The as-yet unspecified third-party taking possession of the 5,000 brand names would not be prevented from selling the domains to the matching brand owner, or to any third parties, he said, though he would not be in favor of such a move.
He said that $20 a year to run a configurable .feedback site, with moderator privileges, is a “great deal” compared to the $300-a-month service he said consumer review site Yelp offers.
The SAAS service will make additional revenue by selling added features, suitable for enterprises, he said.
.feedback went into its sunrise period last week with a $2,000 wholesale fee — the same high price that attracted criticism for .sucks.
The original Registry Service Evaluation Process for the .feedback service hit ICANN over a year ago (pdf).
I missed it then. Sorry.
I noticed it today after corporate registrar MarkMonitor blogged about it.
Matt Serlin, VP of MarkMonitor, who blogged his opinion on .feedback’s strategy earlier today, said in an email that the .feedback strategy was “more objectionable” than he had thought, and that “[W]e would most likely look to raise to ICANN if that is his stated intent.”
Verisign has admitted it “sponsors” an analyst who has written more than a dozen articles singing the praises of .com and questioning the value of new gTLDs over the last few years.
Zeus Kerravala is the founder and principal analyst at ZK Research. He writes a regular column for Network World called Network Intelligence.
Last week, domain industry eyebrows were raised by the latest in a series of pro-.com articles — all of which seem to have been removed by Network World in the last 24 hours — to appear in the column.
The latest article was entitled “Why more companies are ditching new domain names and reverting to .com“.
Kerravala basically mined domain industry blogs, including this one, for examples of companies preferring .com over ccTLDs and new gTLDS, to support a view that .com is awesome and other TLDs are not.
He could have quite easily have used the same method to reach the opposite conclusion, in my view.
The Halloween-themed article concluded:
The good news is that .com will be here now and into the future, just like it has been for the past 30 years to provide treats to businesses after they have been “tricked” by other TLDs.
The article, and 12 more before it dating back to August 2012, looked to some like Verisign spin.
Other headlines include “Why .com is still the domain of choice for businesses” and “New generic top-level domain names do more harm than good” and “Companies are movin’ on up to .com domain names”.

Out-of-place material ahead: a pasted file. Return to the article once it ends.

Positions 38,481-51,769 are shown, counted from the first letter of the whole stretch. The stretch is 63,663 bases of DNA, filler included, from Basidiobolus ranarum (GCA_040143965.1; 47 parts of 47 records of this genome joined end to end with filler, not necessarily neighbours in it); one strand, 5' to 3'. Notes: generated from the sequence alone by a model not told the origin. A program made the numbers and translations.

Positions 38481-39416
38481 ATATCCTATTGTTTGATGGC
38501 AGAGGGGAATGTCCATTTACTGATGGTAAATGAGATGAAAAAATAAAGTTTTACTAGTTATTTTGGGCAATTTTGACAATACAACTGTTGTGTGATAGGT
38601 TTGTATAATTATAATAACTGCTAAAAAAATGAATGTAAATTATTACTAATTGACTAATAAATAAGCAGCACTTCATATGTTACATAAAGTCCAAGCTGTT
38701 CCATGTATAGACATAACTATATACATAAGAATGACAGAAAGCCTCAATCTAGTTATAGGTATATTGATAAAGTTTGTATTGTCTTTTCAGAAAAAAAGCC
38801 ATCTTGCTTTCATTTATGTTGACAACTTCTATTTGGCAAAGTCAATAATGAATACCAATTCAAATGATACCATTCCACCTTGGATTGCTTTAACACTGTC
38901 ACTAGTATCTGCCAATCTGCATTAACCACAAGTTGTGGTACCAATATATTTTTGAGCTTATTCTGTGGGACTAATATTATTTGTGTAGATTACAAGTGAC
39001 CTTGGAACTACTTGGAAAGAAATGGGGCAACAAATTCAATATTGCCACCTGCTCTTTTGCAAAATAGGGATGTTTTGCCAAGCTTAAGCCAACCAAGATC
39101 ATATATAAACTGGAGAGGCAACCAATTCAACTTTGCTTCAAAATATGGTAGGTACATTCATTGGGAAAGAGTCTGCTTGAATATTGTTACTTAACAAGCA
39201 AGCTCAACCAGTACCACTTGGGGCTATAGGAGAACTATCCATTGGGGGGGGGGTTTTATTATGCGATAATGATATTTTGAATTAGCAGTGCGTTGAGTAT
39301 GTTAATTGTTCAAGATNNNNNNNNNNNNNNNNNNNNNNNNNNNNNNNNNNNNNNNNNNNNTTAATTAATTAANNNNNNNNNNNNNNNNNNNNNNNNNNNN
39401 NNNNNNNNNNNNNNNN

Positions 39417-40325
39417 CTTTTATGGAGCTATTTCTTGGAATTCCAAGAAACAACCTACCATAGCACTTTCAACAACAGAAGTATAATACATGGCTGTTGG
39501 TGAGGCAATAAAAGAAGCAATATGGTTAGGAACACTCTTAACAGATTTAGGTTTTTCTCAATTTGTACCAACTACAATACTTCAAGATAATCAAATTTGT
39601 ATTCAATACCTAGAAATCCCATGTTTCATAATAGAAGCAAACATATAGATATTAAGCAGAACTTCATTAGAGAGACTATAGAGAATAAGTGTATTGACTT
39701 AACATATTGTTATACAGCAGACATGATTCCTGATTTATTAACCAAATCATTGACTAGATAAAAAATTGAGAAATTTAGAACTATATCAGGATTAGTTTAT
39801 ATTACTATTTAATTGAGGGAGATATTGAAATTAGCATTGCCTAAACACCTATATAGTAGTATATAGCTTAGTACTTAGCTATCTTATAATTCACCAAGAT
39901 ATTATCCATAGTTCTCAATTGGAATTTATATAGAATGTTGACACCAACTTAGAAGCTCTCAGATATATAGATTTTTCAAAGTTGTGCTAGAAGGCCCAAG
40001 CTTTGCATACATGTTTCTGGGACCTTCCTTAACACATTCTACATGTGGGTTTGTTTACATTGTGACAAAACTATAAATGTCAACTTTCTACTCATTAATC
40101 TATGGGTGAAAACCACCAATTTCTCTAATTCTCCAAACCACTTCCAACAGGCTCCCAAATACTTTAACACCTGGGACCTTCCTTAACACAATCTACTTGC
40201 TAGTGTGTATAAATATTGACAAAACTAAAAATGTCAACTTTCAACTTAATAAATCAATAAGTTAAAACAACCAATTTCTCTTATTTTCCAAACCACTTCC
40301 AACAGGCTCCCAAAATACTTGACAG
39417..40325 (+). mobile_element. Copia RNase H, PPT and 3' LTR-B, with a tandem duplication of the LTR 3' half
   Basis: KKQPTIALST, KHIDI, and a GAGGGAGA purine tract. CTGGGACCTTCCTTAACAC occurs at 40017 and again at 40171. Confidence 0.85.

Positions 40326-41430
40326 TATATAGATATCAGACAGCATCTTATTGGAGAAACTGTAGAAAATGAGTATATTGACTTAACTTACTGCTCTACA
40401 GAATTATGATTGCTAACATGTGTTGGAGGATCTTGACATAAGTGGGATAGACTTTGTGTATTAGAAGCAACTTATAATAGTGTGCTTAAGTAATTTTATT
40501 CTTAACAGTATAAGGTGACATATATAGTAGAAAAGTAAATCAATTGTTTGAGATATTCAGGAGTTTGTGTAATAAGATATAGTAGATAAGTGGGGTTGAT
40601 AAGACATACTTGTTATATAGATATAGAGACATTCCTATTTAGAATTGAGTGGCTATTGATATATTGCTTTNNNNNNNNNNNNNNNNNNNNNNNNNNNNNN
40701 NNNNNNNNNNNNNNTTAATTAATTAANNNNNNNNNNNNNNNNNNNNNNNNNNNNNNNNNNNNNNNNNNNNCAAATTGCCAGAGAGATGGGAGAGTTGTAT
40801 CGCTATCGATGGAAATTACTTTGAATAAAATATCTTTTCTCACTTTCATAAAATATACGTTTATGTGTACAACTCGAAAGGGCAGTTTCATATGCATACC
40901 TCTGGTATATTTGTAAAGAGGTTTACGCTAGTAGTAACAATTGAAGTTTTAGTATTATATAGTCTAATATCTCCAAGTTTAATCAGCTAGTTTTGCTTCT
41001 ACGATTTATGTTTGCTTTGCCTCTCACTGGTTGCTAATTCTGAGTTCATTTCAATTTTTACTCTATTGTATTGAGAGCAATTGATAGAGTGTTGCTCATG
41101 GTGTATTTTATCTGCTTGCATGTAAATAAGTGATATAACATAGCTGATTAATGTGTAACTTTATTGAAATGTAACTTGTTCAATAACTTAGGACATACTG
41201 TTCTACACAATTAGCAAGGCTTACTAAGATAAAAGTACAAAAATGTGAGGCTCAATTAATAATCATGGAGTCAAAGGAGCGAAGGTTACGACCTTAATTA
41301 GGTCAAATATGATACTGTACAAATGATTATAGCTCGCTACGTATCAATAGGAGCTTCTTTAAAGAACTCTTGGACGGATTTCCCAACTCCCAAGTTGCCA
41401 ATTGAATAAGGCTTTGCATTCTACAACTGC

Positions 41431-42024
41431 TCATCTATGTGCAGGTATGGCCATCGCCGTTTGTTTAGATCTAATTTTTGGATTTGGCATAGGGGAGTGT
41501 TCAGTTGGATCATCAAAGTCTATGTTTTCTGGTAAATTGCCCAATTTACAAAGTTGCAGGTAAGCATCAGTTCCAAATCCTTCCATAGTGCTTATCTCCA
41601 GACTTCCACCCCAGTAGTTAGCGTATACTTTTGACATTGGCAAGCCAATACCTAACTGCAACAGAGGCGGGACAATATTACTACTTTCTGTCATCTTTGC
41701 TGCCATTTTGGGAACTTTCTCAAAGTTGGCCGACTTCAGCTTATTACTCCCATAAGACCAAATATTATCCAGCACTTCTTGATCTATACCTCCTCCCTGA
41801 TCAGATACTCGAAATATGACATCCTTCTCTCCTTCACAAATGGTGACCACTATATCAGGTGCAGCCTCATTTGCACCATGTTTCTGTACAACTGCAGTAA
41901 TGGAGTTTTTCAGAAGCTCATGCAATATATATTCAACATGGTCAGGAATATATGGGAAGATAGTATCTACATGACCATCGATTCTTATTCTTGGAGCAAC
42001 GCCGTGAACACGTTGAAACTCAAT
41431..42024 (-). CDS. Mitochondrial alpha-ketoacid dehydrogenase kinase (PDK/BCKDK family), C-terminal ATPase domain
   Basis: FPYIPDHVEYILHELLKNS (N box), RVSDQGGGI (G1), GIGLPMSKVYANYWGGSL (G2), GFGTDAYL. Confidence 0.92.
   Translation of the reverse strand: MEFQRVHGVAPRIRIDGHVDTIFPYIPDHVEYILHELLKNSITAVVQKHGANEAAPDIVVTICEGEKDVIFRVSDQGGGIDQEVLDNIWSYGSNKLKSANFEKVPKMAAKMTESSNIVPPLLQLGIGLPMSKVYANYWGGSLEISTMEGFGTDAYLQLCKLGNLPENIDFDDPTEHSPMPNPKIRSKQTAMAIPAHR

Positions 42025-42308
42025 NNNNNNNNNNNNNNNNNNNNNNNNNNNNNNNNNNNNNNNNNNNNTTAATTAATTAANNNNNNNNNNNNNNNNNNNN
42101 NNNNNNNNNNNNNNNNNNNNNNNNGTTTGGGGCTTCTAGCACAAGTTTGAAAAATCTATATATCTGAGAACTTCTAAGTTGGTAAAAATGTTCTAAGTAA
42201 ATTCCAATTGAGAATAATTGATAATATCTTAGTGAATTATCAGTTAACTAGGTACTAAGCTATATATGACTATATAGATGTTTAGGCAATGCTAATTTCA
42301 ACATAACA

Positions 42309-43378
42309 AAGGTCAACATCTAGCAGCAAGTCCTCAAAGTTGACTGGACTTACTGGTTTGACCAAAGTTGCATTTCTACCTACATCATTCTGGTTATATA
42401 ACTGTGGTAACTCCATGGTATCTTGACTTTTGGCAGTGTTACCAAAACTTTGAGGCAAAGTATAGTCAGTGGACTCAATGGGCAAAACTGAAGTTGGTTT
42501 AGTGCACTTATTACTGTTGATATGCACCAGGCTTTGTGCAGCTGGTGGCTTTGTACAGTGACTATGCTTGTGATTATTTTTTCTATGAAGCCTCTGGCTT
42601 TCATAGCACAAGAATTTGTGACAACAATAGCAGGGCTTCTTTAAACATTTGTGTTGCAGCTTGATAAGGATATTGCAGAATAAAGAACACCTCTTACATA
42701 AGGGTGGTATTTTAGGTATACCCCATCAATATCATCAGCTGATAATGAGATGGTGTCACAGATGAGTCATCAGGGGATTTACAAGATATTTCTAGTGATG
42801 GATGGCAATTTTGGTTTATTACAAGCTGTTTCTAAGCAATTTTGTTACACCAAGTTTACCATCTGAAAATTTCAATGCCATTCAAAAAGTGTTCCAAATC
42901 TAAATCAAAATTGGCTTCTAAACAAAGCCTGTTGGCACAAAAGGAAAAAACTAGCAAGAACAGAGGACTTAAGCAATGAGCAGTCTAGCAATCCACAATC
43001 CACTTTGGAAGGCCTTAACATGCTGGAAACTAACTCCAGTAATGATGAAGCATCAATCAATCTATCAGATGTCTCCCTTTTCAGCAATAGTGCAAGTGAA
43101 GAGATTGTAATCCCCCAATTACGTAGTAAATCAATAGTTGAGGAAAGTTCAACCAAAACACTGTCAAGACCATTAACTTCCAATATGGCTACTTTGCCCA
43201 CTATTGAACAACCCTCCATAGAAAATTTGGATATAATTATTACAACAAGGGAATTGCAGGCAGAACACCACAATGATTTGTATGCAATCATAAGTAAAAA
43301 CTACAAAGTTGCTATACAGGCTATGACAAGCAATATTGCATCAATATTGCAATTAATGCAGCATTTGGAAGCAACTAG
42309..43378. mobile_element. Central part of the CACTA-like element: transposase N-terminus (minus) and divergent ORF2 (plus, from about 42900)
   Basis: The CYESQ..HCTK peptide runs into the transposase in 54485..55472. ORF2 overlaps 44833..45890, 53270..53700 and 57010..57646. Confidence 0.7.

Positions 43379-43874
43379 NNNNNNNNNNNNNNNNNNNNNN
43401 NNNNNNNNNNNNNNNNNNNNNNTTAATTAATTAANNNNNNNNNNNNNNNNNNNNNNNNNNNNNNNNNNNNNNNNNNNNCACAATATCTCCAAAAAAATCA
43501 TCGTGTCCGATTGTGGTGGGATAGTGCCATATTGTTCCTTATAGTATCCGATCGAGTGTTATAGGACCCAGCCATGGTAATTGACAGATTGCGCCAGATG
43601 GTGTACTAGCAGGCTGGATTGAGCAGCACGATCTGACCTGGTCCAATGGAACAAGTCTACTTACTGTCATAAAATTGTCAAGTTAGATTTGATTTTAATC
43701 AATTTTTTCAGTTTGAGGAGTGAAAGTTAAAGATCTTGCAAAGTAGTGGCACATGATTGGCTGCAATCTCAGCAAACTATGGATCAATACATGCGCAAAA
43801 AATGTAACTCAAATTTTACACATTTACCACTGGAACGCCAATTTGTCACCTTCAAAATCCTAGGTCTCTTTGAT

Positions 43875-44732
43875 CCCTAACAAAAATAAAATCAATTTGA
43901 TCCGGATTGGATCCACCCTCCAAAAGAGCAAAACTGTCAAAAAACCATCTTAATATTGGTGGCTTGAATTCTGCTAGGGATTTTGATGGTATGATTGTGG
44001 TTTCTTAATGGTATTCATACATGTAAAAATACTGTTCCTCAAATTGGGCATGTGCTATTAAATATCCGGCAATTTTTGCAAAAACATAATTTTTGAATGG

They’re all basically opinion pieces with a strongly pro-.com slant.
The opinion that .com is better than the alternatives is not uncommon, especially among domainers who have lots of money tied up in .com investments.
The fact that Kerravala, who doesn’t usually touch the domain industry in his column, has written a dozen stories saying essentially the same thing about .com over the last couple of years looked a bit odd to some in the domain industry.
And it turns out that he is actually on the Verisign payroll.
A Verisign spokesperson told DI: “ZK Research is a sponsored industry analyst and blogger.”
The company declined to answer a follow-up question asking whether this meant he was paid to blog.
Kerravala told DI that Verisign is one of his clients, but denied blogging on its behalf. He said in an email:
they are a client like many of the other large technology firms. Although I blog, like many analysts, I am first an foremost an analyst. I have paid relationships with tech vendors, service providers, end user firms, resellers and the financial community.
Verisign pays me for inquiry time and to have access to my research. Verisign has many relationships like this with many analyst firms and I have this type of relationship with many other technology firms.
In no way do vendors pay me to write blogs nor do they influence my research or my opinions. Sometimes, I may choose to interview a vendor on a certain topic and include them in the article.
Kerravala had not disclosed in his Network World articles or boilerplate biography that Verisign is one of his clients.
In a January 2014 article published on SeekingAlpha, “New Generic Top Level Domain Names Pose No Threat To VeriSign“, contains a disclosure that reads in part “I have no business relationship with any company whose stock is mentioned in this article.”